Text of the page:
Another part of your punishment for being convicted of possession of child pornography is that you will have to register as a sex offender under the Sex Offender Registration Act (SORA). SORA requires those convicted for sex crimes register personal, identifying information with law enforcement. Furthermore, you will be required to regularly verify your address and other information, as well as update your photograph on a regular schedule. The type of information that you must register and verify include your name, aliases, home, work and school addresses, your crime, your sentence, your internet and social media identifiers and contacts, your photograph, and other indentifying details. If you move, change your email address, or get a new screen name, you must inform law enforcement within 10 days. Failure to follow SORA requirements is a crime. Under SORA you will have to register for either 20 years or for the rest of your life.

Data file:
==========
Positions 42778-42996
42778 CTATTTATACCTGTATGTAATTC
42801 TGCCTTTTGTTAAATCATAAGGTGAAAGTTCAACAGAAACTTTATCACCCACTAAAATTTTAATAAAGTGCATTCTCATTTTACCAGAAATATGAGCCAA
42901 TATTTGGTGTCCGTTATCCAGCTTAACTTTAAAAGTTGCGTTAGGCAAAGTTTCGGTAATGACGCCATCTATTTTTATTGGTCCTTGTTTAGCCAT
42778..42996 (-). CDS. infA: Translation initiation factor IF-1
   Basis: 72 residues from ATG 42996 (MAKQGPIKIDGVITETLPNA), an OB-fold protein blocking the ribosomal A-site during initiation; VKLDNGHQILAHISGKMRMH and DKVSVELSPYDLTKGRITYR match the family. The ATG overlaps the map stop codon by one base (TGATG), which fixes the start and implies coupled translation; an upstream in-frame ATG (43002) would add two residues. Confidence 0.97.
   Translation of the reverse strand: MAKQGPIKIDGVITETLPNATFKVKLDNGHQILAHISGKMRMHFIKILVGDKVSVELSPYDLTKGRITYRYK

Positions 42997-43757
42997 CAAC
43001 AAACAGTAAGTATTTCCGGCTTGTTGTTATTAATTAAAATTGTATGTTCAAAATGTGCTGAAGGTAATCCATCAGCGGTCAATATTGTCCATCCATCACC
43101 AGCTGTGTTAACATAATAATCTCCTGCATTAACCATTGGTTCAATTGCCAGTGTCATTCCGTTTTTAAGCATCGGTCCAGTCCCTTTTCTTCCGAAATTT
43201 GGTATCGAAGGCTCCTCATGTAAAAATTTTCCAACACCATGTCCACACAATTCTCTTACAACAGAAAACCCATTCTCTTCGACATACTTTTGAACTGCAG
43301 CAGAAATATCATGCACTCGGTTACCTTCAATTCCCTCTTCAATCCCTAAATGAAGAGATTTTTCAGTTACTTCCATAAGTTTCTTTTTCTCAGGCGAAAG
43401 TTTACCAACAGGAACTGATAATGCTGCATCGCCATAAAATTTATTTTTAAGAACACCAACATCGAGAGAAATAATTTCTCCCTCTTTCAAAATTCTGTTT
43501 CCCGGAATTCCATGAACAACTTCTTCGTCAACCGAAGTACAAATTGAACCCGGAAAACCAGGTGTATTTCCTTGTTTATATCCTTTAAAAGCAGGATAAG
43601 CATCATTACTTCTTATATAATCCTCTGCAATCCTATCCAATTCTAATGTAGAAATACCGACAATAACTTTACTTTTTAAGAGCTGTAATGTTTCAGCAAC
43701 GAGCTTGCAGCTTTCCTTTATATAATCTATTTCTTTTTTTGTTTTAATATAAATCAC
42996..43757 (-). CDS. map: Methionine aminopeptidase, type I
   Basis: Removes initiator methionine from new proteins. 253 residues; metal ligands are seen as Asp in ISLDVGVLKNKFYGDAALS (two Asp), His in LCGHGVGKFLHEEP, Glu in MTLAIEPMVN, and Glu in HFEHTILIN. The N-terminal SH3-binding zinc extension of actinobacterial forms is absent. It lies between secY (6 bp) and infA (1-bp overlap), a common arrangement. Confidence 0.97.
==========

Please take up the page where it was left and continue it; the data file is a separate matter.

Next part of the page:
Being charged with possessing child pornography is a very serious. You could be sentenced to many years in prison and you will be required to register as a sex offender. If you are facing possession of child pornography charges you should immediately consult an experienced New York Possession of Child Pornography Lawyer. The staff at Stephen Bilkis & Associates, PLLC has years of experience successfully representing clients in New York criminal courts charged with sex crimes such as possessing child pornography, child molestation, statutory rape, child sexual assault, sex with a minor, public lewdness, indecent exposure, endangering the welfare of a child as well as other serious crimes. Contact us at 1.800.NY.NY.LAW (1.800.696.9529) to schedule a free, no obligation consultation regarding your case. We serve those accused of sex crimes in the following locations: